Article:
Vaalingrade

Legend
Wand if CLW for example was "discovered" on the forums. They didn't know how good they were for the price.
I still argue that the wand gets unfairly blamed for just how intensely garbage healing was without it.

The cleric blows their turn to heal less than the average your opponent is dishing each round? No wonder it's a better option for them to build for CoDzilla.
 

Zardnaar

Legend
I still argue that the wand gets unfairly blamed for just how intensely garbage healing was without it.

The cleric blows their turn to heal less than the average your opponent is dishing each round? No wonder it's a better option for them to build for CoDzilla.

Damage numbers and ac scaling changed from 2E. They more or less converted hit dice as is but added in ability scores.

Fighters comparatively rocked in 2E ACs mattered more and saves went up.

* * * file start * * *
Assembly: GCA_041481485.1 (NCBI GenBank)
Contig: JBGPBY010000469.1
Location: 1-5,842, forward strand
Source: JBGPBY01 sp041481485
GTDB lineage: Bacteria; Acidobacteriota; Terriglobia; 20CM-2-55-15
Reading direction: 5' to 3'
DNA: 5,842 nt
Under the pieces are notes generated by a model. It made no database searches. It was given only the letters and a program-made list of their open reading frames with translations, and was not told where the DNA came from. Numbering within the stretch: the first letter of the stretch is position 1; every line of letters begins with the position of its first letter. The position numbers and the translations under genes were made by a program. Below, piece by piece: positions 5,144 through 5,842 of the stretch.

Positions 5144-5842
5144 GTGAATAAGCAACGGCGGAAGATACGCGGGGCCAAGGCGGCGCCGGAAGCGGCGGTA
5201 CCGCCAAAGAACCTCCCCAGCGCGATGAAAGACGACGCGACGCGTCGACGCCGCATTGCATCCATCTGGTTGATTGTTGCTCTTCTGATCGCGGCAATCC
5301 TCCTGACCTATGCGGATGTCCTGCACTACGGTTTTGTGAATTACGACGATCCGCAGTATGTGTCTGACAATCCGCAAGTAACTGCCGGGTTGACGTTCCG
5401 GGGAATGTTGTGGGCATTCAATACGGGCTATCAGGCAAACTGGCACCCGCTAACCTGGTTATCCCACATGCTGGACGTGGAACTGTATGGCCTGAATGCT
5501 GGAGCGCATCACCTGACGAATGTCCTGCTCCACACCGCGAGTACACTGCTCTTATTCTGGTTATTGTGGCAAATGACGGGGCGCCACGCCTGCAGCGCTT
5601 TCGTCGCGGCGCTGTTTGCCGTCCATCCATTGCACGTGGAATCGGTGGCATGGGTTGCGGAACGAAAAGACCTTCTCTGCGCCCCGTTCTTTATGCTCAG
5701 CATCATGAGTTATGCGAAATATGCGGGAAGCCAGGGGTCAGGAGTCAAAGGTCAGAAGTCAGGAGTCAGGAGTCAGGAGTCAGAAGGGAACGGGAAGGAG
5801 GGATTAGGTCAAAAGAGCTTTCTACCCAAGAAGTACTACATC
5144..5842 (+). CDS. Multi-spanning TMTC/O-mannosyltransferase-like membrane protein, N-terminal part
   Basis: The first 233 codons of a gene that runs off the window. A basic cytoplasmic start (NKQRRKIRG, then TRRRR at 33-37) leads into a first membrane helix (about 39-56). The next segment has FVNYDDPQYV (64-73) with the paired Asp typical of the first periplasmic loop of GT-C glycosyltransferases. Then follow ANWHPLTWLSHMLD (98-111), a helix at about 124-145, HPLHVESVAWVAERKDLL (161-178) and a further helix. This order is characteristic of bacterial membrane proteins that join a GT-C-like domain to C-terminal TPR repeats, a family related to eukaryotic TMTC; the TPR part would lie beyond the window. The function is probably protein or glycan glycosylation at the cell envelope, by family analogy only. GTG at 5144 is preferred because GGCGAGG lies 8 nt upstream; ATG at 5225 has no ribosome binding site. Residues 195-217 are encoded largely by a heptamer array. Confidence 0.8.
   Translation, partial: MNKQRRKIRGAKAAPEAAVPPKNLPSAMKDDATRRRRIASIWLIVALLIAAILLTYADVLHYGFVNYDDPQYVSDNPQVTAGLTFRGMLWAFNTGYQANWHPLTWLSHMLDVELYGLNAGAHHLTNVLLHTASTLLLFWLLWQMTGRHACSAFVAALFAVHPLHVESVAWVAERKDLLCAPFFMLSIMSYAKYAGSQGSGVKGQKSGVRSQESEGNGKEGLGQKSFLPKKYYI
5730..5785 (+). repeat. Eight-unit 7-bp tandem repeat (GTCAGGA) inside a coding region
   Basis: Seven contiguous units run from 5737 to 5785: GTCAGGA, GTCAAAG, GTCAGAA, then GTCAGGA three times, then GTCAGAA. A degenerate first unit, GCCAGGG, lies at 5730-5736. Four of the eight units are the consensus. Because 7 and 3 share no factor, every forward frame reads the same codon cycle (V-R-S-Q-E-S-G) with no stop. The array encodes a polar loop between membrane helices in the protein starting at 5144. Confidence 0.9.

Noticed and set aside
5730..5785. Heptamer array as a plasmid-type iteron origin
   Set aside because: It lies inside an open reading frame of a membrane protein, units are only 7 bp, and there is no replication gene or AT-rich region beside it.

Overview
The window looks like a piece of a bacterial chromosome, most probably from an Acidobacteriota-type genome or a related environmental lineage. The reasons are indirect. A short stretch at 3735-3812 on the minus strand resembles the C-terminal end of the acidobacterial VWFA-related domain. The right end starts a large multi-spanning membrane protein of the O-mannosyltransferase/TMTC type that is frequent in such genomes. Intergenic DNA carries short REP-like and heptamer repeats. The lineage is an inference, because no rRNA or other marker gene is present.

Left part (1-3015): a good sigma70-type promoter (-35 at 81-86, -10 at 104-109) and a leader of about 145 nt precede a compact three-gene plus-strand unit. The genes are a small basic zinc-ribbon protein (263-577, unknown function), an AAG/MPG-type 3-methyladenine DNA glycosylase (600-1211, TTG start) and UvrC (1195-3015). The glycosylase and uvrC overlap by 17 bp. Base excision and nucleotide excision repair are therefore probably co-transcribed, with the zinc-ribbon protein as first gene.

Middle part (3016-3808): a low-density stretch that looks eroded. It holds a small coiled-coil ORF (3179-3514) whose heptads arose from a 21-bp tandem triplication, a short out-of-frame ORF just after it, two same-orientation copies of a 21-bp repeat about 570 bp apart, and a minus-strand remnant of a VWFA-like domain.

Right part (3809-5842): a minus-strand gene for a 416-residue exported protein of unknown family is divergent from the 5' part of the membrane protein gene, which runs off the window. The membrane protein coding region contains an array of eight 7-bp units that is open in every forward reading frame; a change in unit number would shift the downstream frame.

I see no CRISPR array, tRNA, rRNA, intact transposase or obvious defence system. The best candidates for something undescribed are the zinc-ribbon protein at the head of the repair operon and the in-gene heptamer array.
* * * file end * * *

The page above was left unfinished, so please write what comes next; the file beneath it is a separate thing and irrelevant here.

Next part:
I had a 3E era fighter player use a Myrmidon (2E fighter kit) in 2012. He was shocked how good he was relative to 3E.

Despite having no feats or the ability to buy magic items.
 

Staffan

Legend
I still argue that the wand gets unfairly blamed for just how intensely garbage healing was without it.

The cleric blows their turn to heal less than the average your opponent is dishing each round? No wonder it's a better option for them to build for CoDzilla.
The idea was, I think, that the cleric would spend their turns in combat either buffing or bashing away with a mace, and use spells to heal outside of combat.

The larger-scale idea was that one adventuring day would consist of four encounters with EL approximately equal to average party level, each of which would sap some resources from the party (resources primarily meaning hit points and prepared spells and other X/day abilities). So the first three encounters would mainly be "sandbags" whom the party would overcome fairly easily but at some cost, and then you finish off with a "boss" encounter with EL equal to party level +1 or +2, which the party would normally win against fairly easily, but now that they're worn down it's kind of fair.